Gone to Dust
by Matt Goldman
Recommended Ages: 14+
Edina, which rhymes with China, is here depicted as a peaceful, low-crime suburb where wealthy people live. So, when a socialite is found dead under what appears to be the contents of a hundred vacuum cleaner bags, a sleuth of Shap’s skill is indicated. The dust and whatnot seem to be a forensic countermeasure, as TV crime shows these days like to call a tactic for obscuring hair, fiber, fingerprint and DNA evidence. But not all crimes are solved by CSI. So, the Edina police calls in Shapiro, and he begins to dig for a motive to kill a woman everyone seemed to love.
The late Maggie Somerville had an ex-husband, for example – but that guy wouldn’t hurt a fly. Shap thinks her boyfriend might look good for it – but he has personal history going back to boyhood with Andrew Fine, and that may be coloring his judgment. Maggie had a mysterious relationship with a young woman with Somalian features, who is being stalked by another private eye. At one point, it even seems possible that Islamic terrorism may be a factor. These and other red herrings are dragged across the real killer’s trail, but the big reveal turns out to be so sad it’s almost funny, with a punchline of terrifying danger and healing tragedy.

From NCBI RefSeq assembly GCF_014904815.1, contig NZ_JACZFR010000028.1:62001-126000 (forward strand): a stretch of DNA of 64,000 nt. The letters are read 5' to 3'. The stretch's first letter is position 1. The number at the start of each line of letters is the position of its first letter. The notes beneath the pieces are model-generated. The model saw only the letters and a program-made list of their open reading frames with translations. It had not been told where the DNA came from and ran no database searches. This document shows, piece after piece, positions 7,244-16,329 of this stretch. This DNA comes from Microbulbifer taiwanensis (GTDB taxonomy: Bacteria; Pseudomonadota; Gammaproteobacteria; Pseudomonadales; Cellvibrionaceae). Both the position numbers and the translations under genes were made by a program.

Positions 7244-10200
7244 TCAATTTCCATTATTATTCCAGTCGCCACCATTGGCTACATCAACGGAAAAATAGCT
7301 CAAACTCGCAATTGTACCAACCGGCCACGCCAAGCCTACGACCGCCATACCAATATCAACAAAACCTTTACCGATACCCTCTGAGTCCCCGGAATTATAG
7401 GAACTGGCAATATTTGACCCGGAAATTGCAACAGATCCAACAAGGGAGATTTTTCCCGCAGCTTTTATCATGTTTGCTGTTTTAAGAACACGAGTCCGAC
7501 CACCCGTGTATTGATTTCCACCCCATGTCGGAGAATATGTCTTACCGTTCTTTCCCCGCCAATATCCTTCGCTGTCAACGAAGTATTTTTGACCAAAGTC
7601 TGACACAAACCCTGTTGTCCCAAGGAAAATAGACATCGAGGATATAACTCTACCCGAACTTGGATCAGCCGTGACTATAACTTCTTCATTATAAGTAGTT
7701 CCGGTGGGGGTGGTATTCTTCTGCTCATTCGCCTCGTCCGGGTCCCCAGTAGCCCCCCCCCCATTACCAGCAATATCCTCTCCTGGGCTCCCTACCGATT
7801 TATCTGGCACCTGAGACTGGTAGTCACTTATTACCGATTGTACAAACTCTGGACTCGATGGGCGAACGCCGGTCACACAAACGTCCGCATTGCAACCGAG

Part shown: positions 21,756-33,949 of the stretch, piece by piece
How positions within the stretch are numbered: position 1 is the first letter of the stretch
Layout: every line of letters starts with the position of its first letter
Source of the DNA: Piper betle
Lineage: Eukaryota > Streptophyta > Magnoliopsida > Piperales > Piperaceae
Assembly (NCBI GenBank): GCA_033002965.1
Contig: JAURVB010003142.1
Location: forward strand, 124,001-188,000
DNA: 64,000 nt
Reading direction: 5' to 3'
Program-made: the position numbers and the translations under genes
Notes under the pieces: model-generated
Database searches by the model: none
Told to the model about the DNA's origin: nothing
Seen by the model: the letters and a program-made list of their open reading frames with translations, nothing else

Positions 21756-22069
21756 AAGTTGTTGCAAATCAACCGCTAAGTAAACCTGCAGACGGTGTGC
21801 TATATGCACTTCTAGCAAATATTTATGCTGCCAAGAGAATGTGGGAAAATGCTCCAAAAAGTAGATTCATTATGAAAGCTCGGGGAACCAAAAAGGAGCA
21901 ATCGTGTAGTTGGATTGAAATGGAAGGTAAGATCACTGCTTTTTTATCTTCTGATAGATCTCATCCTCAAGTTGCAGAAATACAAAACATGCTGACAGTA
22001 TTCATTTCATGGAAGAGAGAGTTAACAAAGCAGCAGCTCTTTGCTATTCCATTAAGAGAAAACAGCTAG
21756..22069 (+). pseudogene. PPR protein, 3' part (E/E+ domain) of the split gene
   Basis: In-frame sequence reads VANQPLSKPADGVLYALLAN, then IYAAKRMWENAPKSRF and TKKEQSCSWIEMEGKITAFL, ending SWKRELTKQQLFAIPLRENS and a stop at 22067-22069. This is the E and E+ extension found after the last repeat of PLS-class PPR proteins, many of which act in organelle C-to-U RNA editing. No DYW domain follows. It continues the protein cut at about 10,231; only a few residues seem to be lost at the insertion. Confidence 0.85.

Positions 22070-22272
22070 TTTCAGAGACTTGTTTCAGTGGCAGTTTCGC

I’m really interested in this Nils Shapiro character. He’s mouthy. He has attitude. His witticisms make me laugh. His relationship troubles make my heart go out to him. And his brilliance as a detective makes me believe it when, in spite of his mouthiness and attitude, he gets un-fired from the case and closes it. Also, as a former resident of the Twin Cities who actually went to school in Edina for a short time, I appreciate the local color in this book, reviving many fond memories of decades ago. I look forward to reading the sequels – Broken Ice and, due to be released in June 2019, The Shallows.